We asked them for their advice on how to get involved …

“Go for it. Get infected. St. Francis says, in giving you receive. That’s such an understatement. When you give back, your life will be so different. Life is bigger than you and if you don’t participate, you’re missing out on a lot.” — Bryan Fallon, Crestwood, Kentucky

“The best advice I can give is to find something you are passionate about and get your whole staff involved. It will make a difference.” — Mark Tucker, Hickory Creek, Texas

“Find an organization that will represent what YOU stand for. Anyone can just go out there and ‘volunteer’ but going out there to volunteer with a purpose makes so much more of a difference!” — Tory Hamlin, Jacksonville, Florida

Go for it. Get infected. St. Francis says, in giving you receive. That’s such an understatement. — Bryan Fallon, Crestwood, Kentucky

“​Open your eyes, there are more opportunities to help than there are volunteers. Mostly though, find something that you love about the cause you are supporting.” — Dan Pickering, Sioux Falls, South Dakota

“Find a local nonprofit or charity where you can volunteer yourself or get your entire staff or office involved. You’ll be helping a good cause in your community—which is its own reward—you’ll get positive brand exposure, and you’ll have the opportunity to create great relationships.” — John F. Saddler, Homewood, Alabama

“If you’re looking to get involved in your community, start very local and keep it simple. Look for someone or an organization that’s already doing something you support and offer your help.” — Adaias Souza, Somerville, Massachusetts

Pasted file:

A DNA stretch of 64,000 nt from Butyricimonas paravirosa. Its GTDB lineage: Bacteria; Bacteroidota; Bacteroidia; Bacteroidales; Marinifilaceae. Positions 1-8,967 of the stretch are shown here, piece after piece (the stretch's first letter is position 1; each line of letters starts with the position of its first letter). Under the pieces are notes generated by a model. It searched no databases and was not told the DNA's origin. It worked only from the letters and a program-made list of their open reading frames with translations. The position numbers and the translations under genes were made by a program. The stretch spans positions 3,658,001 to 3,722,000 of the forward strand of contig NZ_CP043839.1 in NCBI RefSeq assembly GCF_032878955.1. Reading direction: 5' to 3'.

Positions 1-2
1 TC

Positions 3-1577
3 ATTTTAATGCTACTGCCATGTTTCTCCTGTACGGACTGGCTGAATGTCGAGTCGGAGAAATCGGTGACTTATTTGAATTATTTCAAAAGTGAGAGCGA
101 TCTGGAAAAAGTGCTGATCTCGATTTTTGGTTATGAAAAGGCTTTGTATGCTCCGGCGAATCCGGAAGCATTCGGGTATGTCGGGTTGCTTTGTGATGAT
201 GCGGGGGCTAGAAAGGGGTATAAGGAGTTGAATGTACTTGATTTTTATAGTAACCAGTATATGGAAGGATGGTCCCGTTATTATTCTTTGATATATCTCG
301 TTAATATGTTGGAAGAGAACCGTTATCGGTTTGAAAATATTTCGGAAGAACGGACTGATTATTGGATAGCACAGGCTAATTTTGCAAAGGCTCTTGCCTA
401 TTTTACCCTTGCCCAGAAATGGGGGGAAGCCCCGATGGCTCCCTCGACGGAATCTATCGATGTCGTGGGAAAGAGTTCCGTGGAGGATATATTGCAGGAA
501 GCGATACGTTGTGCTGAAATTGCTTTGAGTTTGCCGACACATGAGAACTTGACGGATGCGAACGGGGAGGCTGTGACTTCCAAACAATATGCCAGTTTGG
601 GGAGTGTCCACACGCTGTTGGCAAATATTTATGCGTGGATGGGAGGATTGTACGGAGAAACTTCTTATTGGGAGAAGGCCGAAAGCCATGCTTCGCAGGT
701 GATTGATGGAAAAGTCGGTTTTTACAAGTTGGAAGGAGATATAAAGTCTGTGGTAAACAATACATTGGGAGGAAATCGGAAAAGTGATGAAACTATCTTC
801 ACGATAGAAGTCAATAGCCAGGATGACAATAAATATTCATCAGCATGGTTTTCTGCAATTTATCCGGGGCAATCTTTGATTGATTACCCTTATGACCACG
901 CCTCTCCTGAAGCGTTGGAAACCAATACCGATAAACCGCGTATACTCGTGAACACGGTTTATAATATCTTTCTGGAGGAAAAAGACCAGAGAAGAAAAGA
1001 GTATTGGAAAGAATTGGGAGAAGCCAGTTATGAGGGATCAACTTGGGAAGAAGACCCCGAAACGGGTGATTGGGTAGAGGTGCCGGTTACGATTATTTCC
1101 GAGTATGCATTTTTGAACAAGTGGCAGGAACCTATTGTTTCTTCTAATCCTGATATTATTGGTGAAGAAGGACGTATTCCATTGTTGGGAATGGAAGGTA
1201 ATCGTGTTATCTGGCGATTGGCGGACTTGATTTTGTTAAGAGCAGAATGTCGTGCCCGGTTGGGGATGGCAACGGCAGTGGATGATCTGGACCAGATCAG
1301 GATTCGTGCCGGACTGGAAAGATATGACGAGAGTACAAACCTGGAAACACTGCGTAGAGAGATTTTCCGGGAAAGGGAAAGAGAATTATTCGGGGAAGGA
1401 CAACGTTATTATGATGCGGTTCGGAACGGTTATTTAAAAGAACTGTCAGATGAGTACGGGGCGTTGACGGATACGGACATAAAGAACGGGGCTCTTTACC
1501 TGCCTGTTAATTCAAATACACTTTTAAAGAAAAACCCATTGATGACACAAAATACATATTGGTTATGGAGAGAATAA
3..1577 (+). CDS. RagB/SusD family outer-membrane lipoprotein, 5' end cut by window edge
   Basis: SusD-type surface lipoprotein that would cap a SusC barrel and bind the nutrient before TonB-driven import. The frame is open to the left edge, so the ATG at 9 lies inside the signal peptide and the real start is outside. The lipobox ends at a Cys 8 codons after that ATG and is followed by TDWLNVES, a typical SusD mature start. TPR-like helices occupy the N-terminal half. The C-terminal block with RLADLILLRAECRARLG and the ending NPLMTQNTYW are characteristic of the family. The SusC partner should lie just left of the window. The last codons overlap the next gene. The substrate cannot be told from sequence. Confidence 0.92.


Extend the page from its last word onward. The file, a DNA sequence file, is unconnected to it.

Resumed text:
Lastly, we asked them for tips for finding the time to give back …

“Allocating time to your business, your family, and your community can be challenging … I love to involve family as much as I can while giving back to my community. Volunteering with your family makes it 10 times more rewarding!” — Tory Hamlin, Jacksonville, Florida

“I have a great agency and my team understands that my volunteerism and community service are important to me. This year we once again will be adopting families that support the work of a nonprofit that helps families suffering from domestic violence.” — Beth Hanlon, Riverhead, New York

I love to involve family as much as I can while giving back to my community. Volunteering with your family makes it 10 times more rewarding! — Tory Hamlin, Jacksonville, Florida

“Make time for volunteering but remember to be true to yourself. Most business owners only know ‘Go.’ So, when planning a project or event make sure you’re not overextending yourself.” — Dan Pickering, Sioux Falls, South Dakota

“Helping people is what makes me happy, so I include volunteering as my ‘me’ time. We are in the business of helping people protect their assets, and I don’t know a better asset that a thriving community with happy people.” — Monica Titley, Sun Prairie, Wisconsin

“I would carve out a brief period of time every morning to reflect on all that you are thankful for and spend that time communicating with the volunteer organization of your choice. If you approach this from a base of gratitude you will find it much easier to allocate your time for the good cause that has touched your heart.” — Stacy Trivitt, Gardnerville, Nevada

The Renewal Project

The Renewal Project, made possible by Allstate, tells the stories of individuals and organizations who are solving problems in their communities.